A Tale Of Two Cities: Charles Dickens The Theme Sacrifice In The Book

910 words - 4 pages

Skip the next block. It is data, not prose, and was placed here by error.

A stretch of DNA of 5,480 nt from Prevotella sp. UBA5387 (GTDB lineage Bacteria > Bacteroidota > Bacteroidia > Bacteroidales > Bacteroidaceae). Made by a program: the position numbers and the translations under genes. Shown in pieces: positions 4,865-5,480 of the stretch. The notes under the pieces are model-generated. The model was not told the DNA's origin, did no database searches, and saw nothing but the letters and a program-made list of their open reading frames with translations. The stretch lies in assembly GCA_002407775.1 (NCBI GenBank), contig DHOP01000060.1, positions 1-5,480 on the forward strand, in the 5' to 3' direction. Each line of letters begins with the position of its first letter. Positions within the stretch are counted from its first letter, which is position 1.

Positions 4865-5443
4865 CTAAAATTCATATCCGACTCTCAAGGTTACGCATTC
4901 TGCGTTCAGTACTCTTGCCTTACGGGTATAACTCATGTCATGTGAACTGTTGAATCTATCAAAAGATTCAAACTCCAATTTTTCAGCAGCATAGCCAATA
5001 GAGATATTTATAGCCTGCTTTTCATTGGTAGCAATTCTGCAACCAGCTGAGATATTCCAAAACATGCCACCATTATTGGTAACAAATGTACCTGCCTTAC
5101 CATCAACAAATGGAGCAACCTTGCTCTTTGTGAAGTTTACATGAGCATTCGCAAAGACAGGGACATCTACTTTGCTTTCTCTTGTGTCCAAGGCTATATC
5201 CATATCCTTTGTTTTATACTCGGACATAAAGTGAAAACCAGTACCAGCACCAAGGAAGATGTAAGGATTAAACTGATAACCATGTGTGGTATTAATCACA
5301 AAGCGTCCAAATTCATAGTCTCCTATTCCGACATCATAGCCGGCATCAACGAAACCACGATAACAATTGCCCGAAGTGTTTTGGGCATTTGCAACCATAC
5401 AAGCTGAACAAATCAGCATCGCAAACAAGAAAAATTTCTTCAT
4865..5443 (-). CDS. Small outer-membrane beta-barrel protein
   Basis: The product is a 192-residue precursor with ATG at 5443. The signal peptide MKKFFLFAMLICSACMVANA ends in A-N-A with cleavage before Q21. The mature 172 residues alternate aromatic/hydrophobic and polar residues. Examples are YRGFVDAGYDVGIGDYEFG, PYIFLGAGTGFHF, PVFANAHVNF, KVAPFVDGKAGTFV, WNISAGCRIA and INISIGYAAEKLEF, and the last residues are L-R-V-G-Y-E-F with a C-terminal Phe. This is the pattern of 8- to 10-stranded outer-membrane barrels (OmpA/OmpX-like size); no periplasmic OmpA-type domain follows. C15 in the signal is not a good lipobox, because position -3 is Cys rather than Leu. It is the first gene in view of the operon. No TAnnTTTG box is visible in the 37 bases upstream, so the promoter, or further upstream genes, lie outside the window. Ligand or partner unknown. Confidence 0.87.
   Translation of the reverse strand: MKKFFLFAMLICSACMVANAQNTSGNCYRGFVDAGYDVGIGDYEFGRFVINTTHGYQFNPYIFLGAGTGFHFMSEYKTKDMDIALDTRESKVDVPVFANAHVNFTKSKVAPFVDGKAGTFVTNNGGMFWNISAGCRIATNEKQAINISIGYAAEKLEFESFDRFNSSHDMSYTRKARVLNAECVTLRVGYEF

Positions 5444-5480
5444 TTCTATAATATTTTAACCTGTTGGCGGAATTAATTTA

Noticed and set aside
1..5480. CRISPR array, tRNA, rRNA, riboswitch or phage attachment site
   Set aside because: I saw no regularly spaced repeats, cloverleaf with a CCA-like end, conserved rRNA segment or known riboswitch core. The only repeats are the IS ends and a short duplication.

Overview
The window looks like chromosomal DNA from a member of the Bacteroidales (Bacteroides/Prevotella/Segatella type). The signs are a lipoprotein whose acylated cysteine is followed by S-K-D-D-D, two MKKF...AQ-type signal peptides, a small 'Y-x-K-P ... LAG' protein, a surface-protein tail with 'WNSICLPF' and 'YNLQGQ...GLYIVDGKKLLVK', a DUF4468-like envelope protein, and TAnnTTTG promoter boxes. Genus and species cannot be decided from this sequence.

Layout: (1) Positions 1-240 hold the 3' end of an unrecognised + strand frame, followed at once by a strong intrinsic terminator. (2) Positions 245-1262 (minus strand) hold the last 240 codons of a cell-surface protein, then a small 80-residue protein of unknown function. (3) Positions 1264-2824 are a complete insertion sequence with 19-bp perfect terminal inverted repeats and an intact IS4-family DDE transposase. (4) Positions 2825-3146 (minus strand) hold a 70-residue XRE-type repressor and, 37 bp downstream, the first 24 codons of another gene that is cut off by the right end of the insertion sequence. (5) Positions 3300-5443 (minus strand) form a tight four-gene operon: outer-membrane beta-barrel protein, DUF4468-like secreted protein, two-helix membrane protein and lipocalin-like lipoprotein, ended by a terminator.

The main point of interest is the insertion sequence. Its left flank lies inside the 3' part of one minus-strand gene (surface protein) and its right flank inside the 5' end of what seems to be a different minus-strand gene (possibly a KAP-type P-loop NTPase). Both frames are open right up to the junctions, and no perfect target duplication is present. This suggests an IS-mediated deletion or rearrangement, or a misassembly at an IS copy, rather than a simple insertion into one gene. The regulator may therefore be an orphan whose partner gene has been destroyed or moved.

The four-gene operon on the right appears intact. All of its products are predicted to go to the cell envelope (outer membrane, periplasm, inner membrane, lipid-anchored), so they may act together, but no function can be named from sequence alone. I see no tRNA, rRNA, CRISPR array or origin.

A Tale of Two Cities is a tale filled with the theme of sacrifice, as it is used to help the reader realize the cost of life, as well as to develop the plot through the effects of those sacrifices. Through the characters of Sydney Carton, Dr. Manette, and Ms. Pross the theme is developed. This theme brings key aspects of the plot together, and Carton's sacrifice brings the novel to closure in the end.Ms. Pross sacrifices her life day by day for Lucie to have a better life. She simply devotes her life to Lucie, and her well being which is shown when Mr. Lorry describes Ms. Pross's devotion, "there is nothing better in the world than the faithful service of the heart; so rendered and so free from any mercenary taint" (92). Ms. Pross was sacrificing things everyday by simply being devoted to Lucie. She does everything she can so that Lucie can have the best possible life. Ms. Pross's devotion is demonstrated once again on page 92 when she is described as, "one of those unselfish creatures found only among women who will for pure love and admiration, bind themselves willing slaves, to youth when they have lost it, to beauty that they never had, to accomplishments that they were never fortunate enough to gain and to bright hopes that never shined upon their own somber lives." Also, she sacrifices her hopes and dreams so that Lucie might have her own hopes and dreams fulfilled. Although Ms. Pross does not have all the beauty and fortune in the world, she lived so that Lucie might someday. Ms. Pross's ultimate sacrifice of devotion is when she puts her own life at risk to save Lucie's along with others, as she buffets and struggles with Madame Defarge to protect their safety. Because Ms. Pross was diligent enough to make sure that Lucie's trip was safe; Lucie's life is saved, at what could have cost Ms. Pross her life. By Ms. Pross's willingness to do anything for Lucie, Lucie's life is saved.Dr. Manette also sacrifices much of his life by giving up his own personal goals and agenda for Lucie. On page 131, Dr. Manette says, "any fancies, any reasons, and apprehensions, anything whatsoever, new or old against the man she really loved...they shall all be obliterated for her sake." Dr. Manette was ready to relinquish his own personal feelings or perhaps "rights" so that Lucie may be felicitous. He sets aside, "anything whatsoever" in order for Lucie to marry the man she loves. Dr. Manette does anything he can to save Darnay from death, even to the point where Madame Defarge mocks...

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